There is an addition issue to consider than Social Security. MAGI is also use to determine Medicare premiums. If MAGI for a married couple is between $170,000 and $214,000, then Medicare premiums increase $40 per month and Part D premiums increase $11.60. If MAGI is higher, then the premium increase is greater. This should be considered by many people when calculating a Roth Conversion.

Norman from WA posted over 5 years ago:

The killer is the atrocious marginal tax rate that goes on as one say withdraws more and more taxable IRA as you step through the beginning of the taxing of SS until you get to taxing 85% of SS.

The initial marginal tax rate starts at 15%, then moves to 27.75% then just before you get to the 85% of SS the marginal rate jumps to 48%, then after hitting the max taxable 85%, the marginal tax rate moves to 26%.

This calculation was performed using TAXACT software.

Interesting how the average pensioner with forced RMD can easily fall into the high marginal tax rate. At the worst point almost half of every dollar you withdraw goes for taxes.

The guys that wrote that law knew exactly how to stick it to us.

James Mcmurray from CA posted over 5 years ago:

Helpful article...85% of my S.S. benfit has been taxed. I'll go through my records to see if I can reduce this in the future. Thanks Jim

Gustavo Mellander from FL posted over 5 years ago:

Clearly this good article is outdated by more than a year.
Will we be seeing an update especially given the "cliff" changes made in January 2013?

Dennis Berthold from TX posted over 5 years ago:

Excellent article. Thank you Charles Rothblut for reposting the link in your latest email. I now realize that, in our upper income bracket, there's little we can do to reduce taxes, and will focus more on increasing qualified dividends. A good reality check!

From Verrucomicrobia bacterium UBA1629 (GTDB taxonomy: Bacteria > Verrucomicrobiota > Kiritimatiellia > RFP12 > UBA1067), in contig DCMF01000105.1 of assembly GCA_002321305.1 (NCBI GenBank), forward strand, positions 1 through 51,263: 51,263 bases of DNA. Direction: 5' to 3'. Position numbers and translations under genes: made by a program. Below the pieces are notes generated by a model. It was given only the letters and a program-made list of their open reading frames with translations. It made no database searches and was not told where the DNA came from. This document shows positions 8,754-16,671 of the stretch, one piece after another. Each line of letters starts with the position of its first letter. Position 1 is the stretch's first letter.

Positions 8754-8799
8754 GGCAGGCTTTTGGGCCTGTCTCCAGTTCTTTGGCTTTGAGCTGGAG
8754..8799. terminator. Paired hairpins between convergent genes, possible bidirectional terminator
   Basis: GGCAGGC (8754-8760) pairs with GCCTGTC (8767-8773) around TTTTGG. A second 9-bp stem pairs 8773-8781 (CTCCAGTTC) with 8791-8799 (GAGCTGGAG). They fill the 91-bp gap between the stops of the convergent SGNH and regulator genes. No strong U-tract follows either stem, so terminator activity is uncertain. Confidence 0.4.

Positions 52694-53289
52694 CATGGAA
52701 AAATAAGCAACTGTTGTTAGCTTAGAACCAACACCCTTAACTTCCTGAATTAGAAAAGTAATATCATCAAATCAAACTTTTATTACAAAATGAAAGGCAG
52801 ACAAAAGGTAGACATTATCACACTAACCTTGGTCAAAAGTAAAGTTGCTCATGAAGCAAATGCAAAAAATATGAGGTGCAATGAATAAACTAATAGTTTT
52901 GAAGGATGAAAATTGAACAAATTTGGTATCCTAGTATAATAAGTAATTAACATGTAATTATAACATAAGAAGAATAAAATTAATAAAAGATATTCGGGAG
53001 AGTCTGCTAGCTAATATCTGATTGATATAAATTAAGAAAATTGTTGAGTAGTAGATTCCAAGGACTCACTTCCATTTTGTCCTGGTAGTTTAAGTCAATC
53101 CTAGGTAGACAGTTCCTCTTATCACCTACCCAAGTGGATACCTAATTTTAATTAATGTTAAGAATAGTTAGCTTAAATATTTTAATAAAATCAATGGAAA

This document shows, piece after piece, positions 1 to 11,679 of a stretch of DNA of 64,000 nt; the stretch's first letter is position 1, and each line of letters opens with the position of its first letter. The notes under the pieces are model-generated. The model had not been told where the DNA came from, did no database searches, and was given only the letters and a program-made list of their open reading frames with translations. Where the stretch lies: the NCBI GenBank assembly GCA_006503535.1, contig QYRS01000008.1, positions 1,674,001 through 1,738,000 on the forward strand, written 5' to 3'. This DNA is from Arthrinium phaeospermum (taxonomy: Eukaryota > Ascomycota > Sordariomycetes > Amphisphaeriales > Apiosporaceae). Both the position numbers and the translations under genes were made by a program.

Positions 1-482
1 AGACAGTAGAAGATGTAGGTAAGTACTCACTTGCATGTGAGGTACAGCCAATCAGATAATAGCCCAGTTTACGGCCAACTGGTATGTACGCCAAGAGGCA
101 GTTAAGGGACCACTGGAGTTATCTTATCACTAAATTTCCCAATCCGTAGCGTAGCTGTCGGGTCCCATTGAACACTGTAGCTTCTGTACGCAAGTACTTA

S Mahadevan from MI posted over 5 years ago:

For people who can do , donate all the SSI payments to your favorite charity. This way the IRS does not get what you have paid into SSI.

W Newport from IN posted over 5 years ago:

MAGI is also used to calculate Medicare premiums driving up health care premiums for middle income taxpayers.

Stephen Golder from MA posted over 5 years ago:

The older you get, the more you realize how deceitful and corrupt Congress is. Unless you are poor, those years of payroll deductions are just theft and redistribution of my money to the poor.

Tom Claytor from NM posted over 5 years ago:

Don't you just love those pols that want to cut SS and raise the retirement age? Stick it to those weenies, next election.

Jon Hicks from OR posted over 5 years ago:

I have a couple of questions.
1. If a couples MAGI is $44,000 is 1/2 of their Social Security taxed at 50% or all of their Social Security?

2. If a couples MAGI is $44,001, is all their Social Security taxed at 85% because their MAGI is one dollar over the $44,000 limit?

Victor Bradford from CO posted over 3 years ago:

Thanks for the article.
For years, we have often been told delaying social security will give us an extra 8% per year up to age 70, and that actuarial tables tell us it doesn't matter when you collect benefits because the expected gross lifetime payout is the same.
This article suggests those whose income is above the taxable threshold could get considerably less than 8%, because that 8% will be taxed at your ordinary rates. You could even be pushed into a higher Medicare level, as well.
If your income goes over the threshold, the extra income you get from delaying your benefits will be taxable at your ordinary income level. If this is the case, you may be better off collecting benefits at 66 (or even earlier) rather than delaying until age 70. Sometimes, less is more, and your lifetime after-tax income, based on actuarial tables, might be higher if you decide to receive benefits earlier.